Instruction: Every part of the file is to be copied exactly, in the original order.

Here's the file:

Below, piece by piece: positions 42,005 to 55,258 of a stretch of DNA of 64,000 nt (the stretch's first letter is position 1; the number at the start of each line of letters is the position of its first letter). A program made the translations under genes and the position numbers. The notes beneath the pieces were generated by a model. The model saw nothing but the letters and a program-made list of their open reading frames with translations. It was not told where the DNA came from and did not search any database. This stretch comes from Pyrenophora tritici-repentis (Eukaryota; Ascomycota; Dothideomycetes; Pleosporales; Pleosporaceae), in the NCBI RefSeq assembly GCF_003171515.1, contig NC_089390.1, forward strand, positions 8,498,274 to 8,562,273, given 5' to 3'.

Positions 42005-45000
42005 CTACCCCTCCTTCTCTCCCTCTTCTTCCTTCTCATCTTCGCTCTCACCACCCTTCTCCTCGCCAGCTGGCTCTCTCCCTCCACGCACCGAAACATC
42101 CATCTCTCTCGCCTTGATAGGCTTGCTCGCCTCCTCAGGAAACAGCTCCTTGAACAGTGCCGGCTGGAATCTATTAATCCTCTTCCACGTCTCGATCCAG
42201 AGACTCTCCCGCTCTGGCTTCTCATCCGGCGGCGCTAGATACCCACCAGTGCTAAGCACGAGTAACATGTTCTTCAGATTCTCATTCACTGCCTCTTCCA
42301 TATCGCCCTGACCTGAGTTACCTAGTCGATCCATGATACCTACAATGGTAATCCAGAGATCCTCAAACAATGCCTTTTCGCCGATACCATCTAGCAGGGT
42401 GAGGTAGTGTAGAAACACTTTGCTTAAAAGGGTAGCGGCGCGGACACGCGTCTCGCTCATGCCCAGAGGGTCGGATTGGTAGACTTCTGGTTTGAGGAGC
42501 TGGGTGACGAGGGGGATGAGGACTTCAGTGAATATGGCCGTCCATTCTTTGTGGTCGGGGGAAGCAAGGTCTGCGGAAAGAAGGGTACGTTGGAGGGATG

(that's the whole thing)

Below, piece by piece: positions 42,005 to 55,258 of a stretch of DNA of 64,000 nt (the stretch's first letter is position 1; the number at the start of each line of letters is the position of its first letter). A program made the translations under genes and the position numbers. The notes beneath the pieces were generated by a model. The model saw nothing but the letters and a program-made list of their open reading frames with translations. It was not told where the DNA came from and did not search any database. This stretch comes from Pyrenophora tritici-repentis (Eukaryota; Ascomycota; Dothideomycetes; Pleosporales; Pleosporaceae), in the NCBI RefSeq assembly GCF_003171515.1, contig NC_089390.1, forward strand, positions 8,498,274 to 8,562,273, given 5' to 3'.

Positions 42005-45000
42005 CTACCCCTCCTTCTCTCCCTCTTCTTCCTTCTCATCTTCGCTCTCACCACCCTTCTCCTCGCCAGCTGGCTCTCTCCCTCCACGCACCGAAACATC
42101 CATCTCTCTCGCCTTGATAGGCTTGCTCGCCTCCTCAGGAAACAGCTCCTTGAACAGTGCCGGCTGGAATCTATTAATCCTCTTCCACGTCTCGATCCAG
42201 AGACTCTCCCGCTCTGGCTTCTCATCCGGCGGCGCTAGATACCCACCAGTGCTAAGCACGAGTAACATGTTCTTCAGATTCTCATTCACTGCCTCTTCCA
42301 TATCGCCCTGACCTGAGTTACCTAGTCGATCCATGATACCTACAATGGTAATCCAGAGATCCTCAAACAATGCCTTTTCGCCGATACCATCTAGCAGGGT
42401 GAGGTAGTGTAGAAACACTTTGCTTAAAAGGGTAGCGGCGCGGACACGCGTCTCGCTCATGCCCAGAGGGTCGGATTGGTAGACTTCTGGTTTGAGGAGC
42501 TGGGTGACGAGGGGGATGAGGACTTCAGTGAATATGGCCGTCCATTCTTTGTGGTCGGGGGAAGCAAGGTCTGCGGAAAGAAGGGTACGTTGGAGGGATG